Extreme poverty and premature mortality in the developing world
There were 705 million people living in extreme poverty in the developing world in 2015 (in the 113 low- and middle-income countries we consider in our analysis), i.e. 705 million person-years in poverty. Premature mortality in that same year caused the loss of 402 million person-years (see Table 1). This shows that lifespan deprivation accounts for 36% of total deprivation, which is certainly not a negligible component.
Moreover, this fraction is increasing over time because of the progress being achieved against extreme poverty. Hence, ignoring lifespan deprivation leads to an increasing bias.
Table 1 Decomposition of total deprivation in the developing world in 2015
Now, consider again the evolution of Botswana at the end of the last century (see Figure 1). Extreme poverty decreased by 12% between 1990 and 2001, while total deprivation remained roughly stable (+0.7%). This was due to the large increase in mortality rates that followed the spread of the HIV epidemic.
Figure 1 Total deprivation and poverty (head-count ratio) follow opposing trends in Botswana over 1990 – 2001
Under the assumption that one year prematurely lost is as bad as one year spent in poverty, we cannot conclude that total deprivation has decreased in Botswana. We must conclude that the increased mortality has more than compensated for the reduction in extreme poverty.
How often do these opposite diagnostics arise in the last 25 years in the 113 countries that we study?
In Figure 2, we plot the ratio of the value of the Generated Deprivation index (GD) in year t relative to its value in t-5 for each country in our sample against that for the head-count ratio (HC). As indicated by the figure, overall, the two measures generally agree. However, the two measures do not always agree, as attested by the large number of points located in the north-west and in the south-east quadrants. These points represent 8.4% of the comparisons made – in these cases, the diagnostic of deprivation based on income contradicts the one based on total deprivation. This means that in 8.4% of the cases, omitting lifespan deprivation leads to a bias so severe that even the sign of the evolution may be wrong.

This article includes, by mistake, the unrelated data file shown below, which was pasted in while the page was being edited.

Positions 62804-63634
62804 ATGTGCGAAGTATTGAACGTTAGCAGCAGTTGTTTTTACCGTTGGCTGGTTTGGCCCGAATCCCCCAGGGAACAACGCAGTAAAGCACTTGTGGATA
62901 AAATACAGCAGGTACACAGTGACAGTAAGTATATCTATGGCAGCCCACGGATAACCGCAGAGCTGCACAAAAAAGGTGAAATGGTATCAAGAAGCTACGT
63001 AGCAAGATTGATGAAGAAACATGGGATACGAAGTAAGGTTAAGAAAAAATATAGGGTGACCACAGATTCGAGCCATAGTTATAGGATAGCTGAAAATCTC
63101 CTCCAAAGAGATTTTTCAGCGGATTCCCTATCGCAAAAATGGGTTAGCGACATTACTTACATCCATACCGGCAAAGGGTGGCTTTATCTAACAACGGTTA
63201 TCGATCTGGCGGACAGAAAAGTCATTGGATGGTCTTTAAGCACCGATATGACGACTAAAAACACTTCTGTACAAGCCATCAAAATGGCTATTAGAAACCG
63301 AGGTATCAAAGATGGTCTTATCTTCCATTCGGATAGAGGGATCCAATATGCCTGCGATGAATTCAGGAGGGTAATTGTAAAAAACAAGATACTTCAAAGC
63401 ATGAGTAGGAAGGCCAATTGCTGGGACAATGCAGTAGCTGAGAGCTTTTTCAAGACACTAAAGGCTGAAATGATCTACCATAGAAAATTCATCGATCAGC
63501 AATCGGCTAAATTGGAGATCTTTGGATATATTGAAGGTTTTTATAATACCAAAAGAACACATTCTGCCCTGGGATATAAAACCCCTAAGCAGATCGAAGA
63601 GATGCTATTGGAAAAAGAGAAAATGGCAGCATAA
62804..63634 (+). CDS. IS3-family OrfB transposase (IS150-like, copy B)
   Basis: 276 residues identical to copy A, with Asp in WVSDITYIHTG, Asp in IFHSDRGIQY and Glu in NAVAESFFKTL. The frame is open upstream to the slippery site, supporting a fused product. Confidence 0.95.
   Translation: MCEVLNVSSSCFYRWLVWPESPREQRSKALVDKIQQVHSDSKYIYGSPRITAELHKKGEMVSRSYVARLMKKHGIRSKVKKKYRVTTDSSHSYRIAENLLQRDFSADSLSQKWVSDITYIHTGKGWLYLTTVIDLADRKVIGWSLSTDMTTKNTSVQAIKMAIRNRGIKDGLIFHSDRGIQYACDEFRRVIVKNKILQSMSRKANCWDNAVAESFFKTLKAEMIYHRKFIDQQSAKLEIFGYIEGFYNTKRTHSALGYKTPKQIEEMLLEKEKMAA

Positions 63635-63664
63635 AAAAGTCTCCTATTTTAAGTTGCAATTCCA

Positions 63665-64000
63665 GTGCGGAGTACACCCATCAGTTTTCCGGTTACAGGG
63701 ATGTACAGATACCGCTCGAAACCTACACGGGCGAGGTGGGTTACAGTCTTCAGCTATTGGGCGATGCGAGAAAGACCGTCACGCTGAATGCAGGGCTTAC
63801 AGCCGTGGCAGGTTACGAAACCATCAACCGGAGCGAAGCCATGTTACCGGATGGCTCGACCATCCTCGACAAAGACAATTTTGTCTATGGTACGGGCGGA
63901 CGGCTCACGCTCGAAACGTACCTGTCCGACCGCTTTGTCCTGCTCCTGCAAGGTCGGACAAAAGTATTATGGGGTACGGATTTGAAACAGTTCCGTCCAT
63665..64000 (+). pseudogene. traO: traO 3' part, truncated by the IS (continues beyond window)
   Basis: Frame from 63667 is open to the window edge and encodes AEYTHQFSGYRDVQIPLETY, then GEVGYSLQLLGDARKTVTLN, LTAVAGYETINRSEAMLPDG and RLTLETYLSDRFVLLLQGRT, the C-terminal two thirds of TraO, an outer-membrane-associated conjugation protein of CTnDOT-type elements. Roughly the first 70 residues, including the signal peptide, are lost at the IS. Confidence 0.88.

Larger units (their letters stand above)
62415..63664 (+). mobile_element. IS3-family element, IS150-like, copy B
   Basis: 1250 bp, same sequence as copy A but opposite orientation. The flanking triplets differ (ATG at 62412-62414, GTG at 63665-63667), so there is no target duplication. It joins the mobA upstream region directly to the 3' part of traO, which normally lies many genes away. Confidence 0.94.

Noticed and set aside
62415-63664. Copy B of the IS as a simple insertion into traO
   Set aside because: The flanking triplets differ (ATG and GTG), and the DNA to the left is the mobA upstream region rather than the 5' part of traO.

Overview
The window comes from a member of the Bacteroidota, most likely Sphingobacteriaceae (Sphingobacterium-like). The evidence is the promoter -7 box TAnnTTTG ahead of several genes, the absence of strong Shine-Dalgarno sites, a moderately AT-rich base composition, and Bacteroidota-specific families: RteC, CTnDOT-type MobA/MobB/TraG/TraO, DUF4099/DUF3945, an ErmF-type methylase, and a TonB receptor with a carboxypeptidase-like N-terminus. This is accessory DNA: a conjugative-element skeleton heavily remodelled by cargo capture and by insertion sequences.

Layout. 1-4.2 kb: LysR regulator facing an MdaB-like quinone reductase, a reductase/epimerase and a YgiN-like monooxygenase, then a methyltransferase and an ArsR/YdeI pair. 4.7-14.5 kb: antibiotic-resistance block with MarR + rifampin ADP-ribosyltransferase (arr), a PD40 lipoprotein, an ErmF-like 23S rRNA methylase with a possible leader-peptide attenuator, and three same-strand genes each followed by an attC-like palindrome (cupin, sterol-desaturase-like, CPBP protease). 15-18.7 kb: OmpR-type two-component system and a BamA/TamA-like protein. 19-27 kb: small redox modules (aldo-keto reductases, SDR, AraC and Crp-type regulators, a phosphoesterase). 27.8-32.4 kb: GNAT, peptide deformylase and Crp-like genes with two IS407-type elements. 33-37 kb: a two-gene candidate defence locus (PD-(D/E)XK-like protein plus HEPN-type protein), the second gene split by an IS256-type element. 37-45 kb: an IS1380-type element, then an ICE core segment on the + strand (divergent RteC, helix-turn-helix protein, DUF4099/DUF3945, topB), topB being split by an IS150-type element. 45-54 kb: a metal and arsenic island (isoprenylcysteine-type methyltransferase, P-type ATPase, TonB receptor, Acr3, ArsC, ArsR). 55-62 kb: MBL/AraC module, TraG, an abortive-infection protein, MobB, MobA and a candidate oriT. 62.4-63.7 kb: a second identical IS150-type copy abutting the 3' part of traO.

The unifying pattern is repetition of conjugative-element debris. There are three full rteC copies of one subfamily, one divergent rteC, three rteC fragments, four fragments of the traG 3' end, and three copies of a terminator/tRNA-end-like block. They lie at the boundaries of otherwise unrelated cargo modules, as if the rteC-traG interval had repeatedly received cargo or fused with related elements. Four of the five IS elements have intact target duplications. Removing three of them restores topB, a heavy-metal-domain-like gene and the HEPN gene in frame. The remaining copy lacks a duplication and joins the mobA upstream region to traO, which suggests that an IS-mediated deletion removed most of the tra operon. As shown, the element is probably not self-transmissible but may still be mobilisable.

Figure 2 Deprivation trends in the world: Generated Deprivation index and poverty head-count index five-year evolution at the country level
Accounting for premature mortality in measuring deprivation
Despite major scholars such as Amartya Sen and Angus Deaton arguing that the lifespan is one of the major determinants of wellbeing, most mainstream deprivation indices do not account for premature mortality. The scarcity of theoretical attempts at producing measures combining it with poverty may partially explain this state of affairs. Our study shows that non-biased measures of total deprivation must consistently account for premature mortality. To this end, we propose one measure that is easily interpretable and can be computed based on available data.
As we show, this measure allows a more global and consistent picture of the evolution of total deprivation. In this respect, premature deaths constitute an important aspect of deprivation, the importance of which increases through time thanks to the gradual reduction in income poverty. Moreover, this measure highlights the trade-off between income poverty and premature mortality in a meaningful and understandable way: how many years spent in poverty are worth one year of life? Finding their own answers to this question may help policymakers identify which interventions are most urgent and distribute their efforts and funds between poverty-alleviating policies and health policies.
Baland, J M, G Cassan and B Decerf, (2019), “'Too young to die': Deprivation measures combining poverty and premature mortality", CEPR Discussion Paper 14059.